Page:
In the treatment of accidental overdosages of folic acid antagonists, intravenous leucovorin should be administered as promptly as possible. As the time interval between antifolate administration (e.g., methotrexate) and leucovorin rescue increases, leucovorin’s effectiveness in counteracting toxicity decreases. In the treatment of accidental overdosages of intrathecally administered folic acid antagonists, do not administer leucovorin intrathecally. LEUCOVORIN MAY BE HARMFUL OR FATAL IF GIVEN INTRATHECALLY.
Monitoring of the serum methotrexate concentration is essential in determining the optimal dose and duration of treatment with leucovorin.
Delayed methotrexate excretion may be caused by a third space fluid accumulation (i.e., ascites, pleural effusion), renal insufficiency, or inadequate hydration. Under such circumstances, higher doses of leucovorin or prolonged administration may be indicated. Doses higher than those recommended for oral use must be given intravenously.
Because of the benzyl alcohol contained in certain diluents used for reconstituting leucovorin calcium for injection, when doses greater than 10 mg/m2 are administered, leucovorin calcium for injection should be reconstituted with sterile water for injection, USP, and used immediately (see DOSAGE AND ADMINISTRATION).
Because of the calcium content of the leucovorin solution, no more than 160 mg of leucovorin should be injected intravenously per minute (16 mL of a 10 mg/mL, or 8 mL of a 20 mg/mL solution per minute).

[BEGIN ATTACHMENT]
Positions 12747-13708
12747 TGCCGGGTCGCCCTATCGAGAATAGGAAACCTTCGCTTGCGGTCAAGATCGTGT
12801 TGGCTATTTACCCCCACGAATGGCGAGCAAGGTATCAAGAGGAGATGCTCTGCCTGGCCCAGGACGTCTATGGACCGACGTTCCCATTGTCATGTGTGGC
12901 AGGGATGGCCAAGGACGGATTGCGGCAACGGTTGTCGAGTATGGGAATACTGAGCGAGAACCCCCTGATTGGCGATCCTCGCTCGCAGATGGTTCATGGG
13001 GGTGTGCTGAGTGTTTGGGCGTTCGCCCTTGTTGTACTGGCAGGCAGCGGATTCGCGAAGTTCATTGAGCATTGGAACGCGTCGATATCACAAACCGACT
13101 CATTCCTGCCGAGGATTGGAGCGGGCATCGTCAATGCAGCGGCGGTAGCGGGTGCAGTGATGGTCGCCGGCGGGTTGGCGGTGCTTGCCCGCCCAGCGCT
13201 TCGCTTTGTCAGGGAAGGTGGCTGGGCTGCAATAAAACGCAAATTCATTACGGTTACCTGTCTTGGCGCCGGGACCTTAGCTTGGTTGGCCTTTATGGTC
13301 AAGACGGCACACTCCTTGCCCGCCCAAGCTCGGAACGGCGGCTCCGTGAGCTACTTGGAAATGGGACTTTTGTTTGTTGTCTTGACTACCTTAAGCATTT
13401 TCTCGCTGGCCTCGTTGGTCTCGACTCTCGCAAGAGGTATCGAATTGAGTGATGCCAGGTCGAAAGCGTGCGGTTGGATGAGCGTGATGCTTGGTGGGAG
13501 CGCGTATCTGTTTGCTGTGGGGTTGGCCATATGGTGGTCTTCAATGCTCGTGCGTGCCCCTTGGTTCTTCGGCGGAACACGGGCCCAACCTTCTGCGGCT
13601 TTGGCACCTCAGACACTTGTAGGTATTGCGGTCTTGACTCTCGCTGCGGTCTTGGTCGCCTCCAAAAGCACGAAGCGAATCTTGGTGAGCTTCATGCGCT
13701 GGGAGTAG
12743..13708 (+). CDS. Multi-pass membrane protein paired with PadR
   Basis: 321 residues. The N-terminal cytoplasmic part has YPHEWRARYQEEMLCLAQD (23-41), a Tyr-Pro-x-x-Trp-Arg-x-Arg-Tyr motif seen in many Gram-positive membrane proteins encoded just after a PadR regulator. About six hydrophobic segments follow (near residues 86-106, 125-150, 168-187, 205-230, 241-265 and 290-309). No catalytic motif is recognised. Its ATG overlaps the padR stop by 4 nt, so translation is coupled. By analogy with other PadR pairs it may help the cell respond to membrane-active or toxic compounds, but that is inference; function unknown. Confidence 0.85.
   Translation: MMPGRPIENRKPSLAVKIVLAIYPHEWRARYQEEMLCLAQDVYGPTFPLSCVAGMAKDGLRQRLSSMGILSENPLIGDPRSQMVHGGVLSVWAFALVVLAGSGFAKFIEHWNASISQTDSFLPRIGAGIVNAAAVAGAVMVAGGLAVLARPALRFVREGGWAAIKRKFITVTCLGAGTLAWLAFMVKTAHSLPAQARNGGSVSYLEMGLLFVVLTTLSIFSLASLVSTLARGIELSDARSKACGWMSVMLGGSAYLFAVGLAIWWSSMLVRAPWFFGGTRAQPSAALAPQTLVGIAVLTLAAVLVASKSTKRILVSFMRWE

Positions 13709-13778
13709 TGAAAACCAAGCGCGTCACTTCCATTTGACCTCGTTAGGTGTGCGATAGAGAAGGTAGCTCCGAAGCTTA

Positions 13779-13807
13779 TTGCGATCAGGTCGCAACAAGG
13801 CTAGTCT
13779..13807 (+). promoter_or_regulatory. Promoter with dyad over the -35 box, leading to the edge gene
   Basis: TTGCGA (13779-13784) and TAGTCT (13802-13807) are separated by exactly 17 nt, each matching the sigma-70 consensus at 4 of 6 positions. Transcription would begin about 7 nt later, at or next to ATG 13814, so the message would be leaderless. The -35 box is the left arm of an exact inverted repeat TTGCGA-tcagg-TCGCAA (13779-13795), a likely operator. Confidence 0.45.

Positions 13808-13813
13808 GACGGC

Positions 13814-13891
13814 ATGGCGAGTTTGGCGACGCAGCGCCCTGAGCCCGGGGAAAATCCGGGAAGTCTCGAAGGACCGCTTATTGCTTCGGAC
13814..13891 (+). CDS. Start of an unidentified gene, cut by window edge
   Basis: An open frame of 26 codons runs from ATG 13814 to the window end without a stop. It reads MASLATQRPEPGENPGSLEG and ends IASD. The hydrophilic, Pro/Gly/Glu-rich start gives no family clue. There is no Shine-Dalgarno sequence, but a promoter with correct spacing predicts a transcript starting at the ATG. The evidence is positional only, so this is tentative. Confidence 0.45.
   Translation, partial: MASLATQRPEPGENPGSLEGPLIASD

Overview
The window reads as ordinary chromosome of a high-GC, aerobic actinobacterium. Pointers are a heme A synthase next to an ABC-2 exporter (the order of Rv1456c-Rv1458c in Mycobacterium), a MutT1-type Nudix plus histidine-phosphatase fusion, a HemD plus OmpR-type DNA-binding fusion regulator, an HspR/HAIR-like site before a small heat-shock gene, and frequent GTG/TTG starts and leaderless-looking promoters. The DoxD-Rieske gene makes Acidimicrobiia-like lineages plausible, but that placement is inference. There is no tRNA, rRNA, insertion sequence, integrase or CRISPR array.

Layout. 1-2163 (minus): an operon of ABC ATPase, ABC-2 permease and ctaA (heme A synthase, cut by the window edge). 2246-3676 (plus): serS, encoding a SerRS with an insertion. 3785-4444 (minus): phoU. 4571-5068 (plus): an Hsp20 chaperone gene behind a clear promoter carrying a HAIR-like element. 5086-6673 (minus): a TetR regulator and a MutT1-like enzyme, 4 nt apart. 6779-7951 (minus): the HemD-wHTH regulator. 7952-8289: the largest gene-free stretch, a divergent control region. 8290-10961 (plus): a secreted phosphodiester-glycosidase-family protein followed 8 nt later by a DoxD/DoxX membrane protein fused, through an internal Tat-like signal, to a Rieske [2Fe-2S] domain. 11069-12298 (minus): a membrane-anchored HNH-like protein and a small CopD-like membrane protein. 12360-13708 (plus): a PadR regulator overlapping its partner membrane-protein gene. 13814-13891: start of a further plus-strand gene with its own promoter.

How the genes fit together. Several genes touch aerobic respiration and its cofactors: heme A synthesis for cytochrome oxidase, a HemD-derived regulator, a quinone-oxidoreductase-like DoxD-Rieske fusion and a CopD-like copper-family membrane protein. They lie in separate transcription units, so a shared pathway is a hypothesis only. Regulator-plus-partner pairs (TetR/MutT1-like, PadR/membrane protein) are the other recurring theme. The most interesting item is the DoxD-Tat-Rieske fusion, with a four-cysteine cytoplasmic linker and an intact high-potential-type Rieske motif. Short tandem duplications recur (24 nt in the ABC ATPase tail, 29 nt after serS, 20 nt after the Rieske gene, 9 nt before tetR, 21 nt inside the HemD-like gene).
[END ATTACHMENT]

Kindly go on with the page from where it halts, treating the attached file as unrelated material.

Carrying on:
Leucovorin enhances the toxicity of 5-fluorouracil. When these drugs are administered concurrently in the palliative therapy of advanced colorectal cancer, the dosage of 5-fluorouracil must be lower than usually administered. Although the toxicities observed in patients treated with the combination of leucovorin plus 5-fluorouracil are qualitatively similar to those observed in patients treated with 5-fluorouracil alone, gastrointestinal toxicities (particularly stomatitis and diarrhea) are observed more commonly and may be more severe and of prolonged duration in patients treated with the combination.
In the first Mayo/NCCTG controlled trial, toxicity, primarily gastrointestinal, resulted in 7% of patients requiring hospitalization when treated with 5-fluorouracil alone or 5-fluorouracil in combination with 200 mg/m2 of leucovorin and 20% when treated with 5-fluorouracil in combination with 20 mg/m2 of leucovorin. In the second Mayo/NCCTG trial, hospitalizations related to treatment toxicity also appeared to occur more often in patients treated with the low dose leucovorin/5-fluorouracil combination than in patients treated with the high dose combination — 11% versus 3%. Therapy with leucovorin and 5-fluorouracil must not be initiated or continued in patients who have symptoms of gastrointestinal toxicity of any severity, until those symptoms have completely resolved. Patients with diarrhea must be monitored with particular care until the diarrhea has resolved, as rapid clinical deterioration leading to death can occur. In an additional study utilizing higher weekly doses of 5-fluorouracil and leucovorin, elderly and/or debilitated patients were found to be at greater risk for severe gastrointestinal toxicity.